OECD recommendations on comparability analysis during Covid-19 (Part 1)

OECD recommendations on comparability analysis during Covid-19 (Part 1)

Thu 18 Feb 2021

Covid-19 has brought unprecedented social and economic challenges that will durably impact the world economy.

Specifically, the pandemic has surrounded the Multinational Enterprises (MNEs) with many issues to be managed such as:

  • insufficient cash flows,
  • unpredictable profitability,
  • unreliable third-party data (which is at the heart of arm’s length principle),
  • non-operative supply chains,
  • import/export limitations,
  • possible termination/amendment needs in the intragroup service agreements etc.

In this uncertain environment, an action was eagerly awaited from the Organisation for Economic Co-operation and Development (OECD), which works cooperatively with many country administrations and group companies and has an important role in forming a global consensus on transfer pricing. In this respect, on 18 December 2020, the OECD released a guidance on transfer pricing implications of Covid-19 (the Report).

The Report focuses on four major issues which have been high on the agenda of taxpayers during the pandemic.

  • (i) Comparability analysis
  • (ii) Losses and the allocation of Covid-19 specific costs
  • (iii) Government assistance programmes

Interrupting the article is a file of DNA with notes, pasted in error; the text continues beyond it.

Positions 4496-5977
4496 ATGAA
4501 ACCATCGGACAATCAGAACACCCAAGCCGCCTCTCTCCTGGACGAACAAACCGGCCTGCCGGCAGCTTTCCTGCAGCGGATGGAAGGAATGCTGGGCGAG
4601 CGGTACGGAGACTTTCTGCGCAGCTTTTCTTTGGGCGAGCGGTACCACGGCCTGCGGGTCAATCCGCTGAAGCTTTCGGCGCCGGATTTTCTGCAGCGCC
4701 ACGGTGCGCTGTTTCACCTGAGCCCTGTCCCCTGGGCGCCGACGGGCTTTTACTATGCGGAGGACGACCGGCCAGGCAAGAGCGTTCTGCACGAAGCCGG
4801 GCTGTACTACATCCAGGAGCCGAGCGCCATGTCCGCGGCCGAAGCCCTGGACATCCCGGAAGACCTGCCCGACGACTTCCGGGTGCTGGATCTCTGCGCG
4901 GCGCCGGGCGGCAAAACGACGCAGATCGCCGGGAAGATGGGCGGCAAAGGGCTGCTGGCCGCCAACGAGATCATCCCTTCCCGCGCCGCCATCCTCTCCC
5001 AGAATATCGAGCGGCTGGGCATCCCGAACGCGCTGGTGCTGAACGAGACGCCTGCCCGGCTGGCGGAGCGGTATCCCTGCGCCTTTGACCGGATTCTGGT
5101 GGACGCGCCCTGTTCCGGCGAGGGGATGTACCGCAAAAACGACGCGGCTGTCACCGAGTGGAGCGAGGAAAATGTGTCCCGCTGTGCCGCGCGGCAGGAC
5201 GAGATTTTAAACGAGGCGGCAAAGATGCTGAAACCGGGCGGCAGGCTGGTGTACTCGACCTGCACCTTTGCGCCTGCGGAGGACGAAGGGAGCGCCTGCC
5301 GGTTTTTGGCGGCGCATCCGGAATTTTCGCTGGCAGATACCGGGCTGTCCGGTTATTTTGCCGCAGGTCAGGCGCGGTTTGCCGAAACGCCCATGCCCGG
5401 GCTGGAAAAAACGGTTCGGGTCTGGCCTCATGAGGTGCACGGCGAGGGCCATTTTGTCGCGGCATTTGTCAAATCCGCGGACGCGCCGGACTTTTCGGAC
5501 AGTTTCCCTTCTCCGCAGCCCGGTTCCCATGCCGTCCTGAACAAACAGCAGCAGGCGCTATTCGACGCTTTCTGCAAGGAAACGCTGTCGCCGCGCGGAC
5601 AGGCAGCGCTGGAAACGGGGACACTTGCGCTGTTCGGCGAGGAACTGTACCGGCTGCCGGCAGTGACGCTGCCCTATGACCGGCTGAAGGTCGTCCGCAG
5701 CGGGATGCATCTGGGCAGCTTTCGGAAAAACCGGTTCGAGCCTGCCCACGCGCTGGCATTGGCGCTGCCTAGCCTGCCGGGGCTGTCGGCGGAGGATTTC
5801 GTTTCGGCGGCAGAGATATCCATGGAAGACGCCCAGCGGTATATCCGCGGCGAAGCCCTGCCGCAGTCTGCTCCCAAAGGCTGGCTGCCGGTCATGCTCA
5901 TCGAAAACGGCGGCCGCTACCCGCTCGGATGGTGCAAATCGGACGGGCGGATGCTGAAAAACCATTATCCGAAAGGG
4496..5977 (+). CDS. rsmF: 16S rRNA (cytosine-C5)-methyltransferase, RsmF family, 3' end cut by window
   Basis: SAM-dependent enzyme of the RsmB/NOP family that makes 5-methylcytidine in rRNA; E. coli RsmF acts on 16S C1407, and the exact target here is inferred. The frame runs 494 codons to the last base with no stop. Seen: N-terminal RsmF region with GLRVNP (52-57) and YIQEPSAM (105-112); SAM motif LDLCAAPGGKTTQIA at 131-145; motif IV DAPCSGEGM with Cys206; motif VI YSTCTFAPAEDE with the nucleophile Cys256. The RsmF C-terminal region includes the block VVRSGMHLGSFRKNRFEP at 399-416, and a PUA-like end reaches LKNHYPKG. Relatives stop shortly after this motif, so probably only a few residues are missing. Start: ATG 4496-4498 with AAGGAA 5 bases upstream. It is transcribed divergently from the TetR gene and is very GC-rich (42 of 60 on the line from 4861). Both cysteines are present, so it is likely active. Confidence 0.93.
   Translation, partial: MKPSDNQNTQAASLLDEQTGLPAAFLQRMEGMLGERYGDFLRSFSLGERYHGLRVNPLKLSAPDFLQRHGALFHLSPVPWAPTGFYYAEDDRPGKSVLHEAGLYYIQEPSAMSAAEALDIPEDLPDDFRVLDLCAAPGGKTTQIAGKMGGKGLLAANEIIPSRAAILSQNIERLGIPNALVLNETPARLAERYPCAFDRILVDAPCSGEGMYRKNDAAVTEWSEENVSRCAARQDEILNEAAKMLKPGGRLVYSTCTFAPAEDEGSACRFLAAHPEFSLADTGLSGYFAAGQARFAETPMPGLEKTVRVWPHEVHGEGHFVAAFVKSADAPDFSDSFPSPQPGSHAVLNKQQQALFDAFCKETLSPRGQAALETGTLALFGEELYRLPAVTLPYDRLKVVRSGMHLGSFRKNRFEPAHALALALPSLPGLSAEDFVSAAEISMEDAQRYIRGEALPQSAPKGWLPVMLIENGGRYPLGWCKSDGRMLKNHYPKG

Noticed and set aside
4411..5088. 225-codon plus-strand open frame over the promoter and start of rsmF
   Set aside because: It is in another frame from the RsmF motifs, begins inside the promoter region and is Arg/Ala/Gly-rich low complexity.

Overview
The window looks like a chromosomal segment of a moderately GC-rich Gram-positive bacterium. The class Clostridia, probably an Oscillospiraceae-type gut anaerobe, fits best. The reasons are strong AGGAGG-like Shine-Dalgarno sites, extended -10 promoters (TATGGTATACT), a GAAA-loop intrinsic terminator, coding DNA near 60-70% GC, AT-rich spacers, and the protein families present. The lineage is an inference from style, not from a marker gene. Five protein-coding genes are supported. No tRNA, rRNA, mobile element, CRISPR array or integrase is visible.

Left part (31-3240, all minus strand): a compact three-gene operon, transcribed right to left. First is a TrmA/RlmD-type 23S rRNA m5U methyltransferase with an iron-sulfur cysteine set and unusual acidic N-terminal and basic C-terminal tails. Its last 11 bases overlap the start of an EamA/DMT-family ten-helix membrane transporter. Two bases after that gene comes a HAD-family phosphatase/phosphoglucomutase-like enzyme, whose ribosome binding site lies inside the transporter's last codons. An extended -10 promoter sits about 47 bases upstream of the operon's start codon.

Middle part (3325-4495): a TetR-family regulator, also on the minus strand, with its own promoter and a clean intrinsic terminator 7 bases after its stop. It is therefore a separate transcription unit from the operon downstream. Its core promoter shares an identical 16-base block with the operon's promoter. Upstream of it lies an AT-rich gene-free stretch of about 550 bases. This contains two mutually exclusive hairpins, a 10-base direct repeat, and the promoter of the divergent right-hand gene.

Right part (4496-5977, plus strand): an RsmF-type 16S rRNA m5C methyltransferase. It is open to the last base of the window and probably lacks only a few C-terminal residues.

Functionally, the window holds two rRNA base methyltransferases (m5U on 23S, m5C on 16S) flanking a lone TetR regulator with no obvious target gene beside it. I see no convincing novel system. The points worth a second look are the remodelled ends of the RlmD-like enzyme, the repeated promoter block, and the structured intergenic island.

• (iv) Advance pricing agreements (APAs)

With the opening of the new financial year, MNEs have calculated their transfer prices for 2021 based on their current transfer pricing policies. However, under Covid-19 environment, taxpayers may wonder whether the comparability results reflect the independent entity behaviour.  Benchmark analysis is at the very centre of transfer pricing analysis and MNEs have been facing the below challenges on which OECD has provided guidance.

1. What sources of contemporaneous information may be used to support the performance of a comparability analysis applicable for FY 2020?

The Report states that, in principle, any form of publicly available information regarding the effects of Covid-19 on the business, industry and controlled transaction may be relevant in analysing transfer pricing policies. This can include for example information on sales volumes, macroeconomic trends, incremental or exceptional costs, budget versus actual data, and third party behaviour observed in previous recessionary periods or data available in the current year.

2. Can budgeted financial information be used to support the setting of arm’s length prices?

The OECD is in favour of using the budgeted and/or forecasted financial results, to approximate the specific effects of Covid-19 on revenues, costs and margins in terms of reduced sales volume, increased operating expenses or so. If taxpayers are able to make a robust analysis and put forward the real evidences in their actual vs forecasted, rations could be used to make an assessment of the current situation and arm’s length nature of the prices.

3. Under what circumstances are timing issues most pronounced?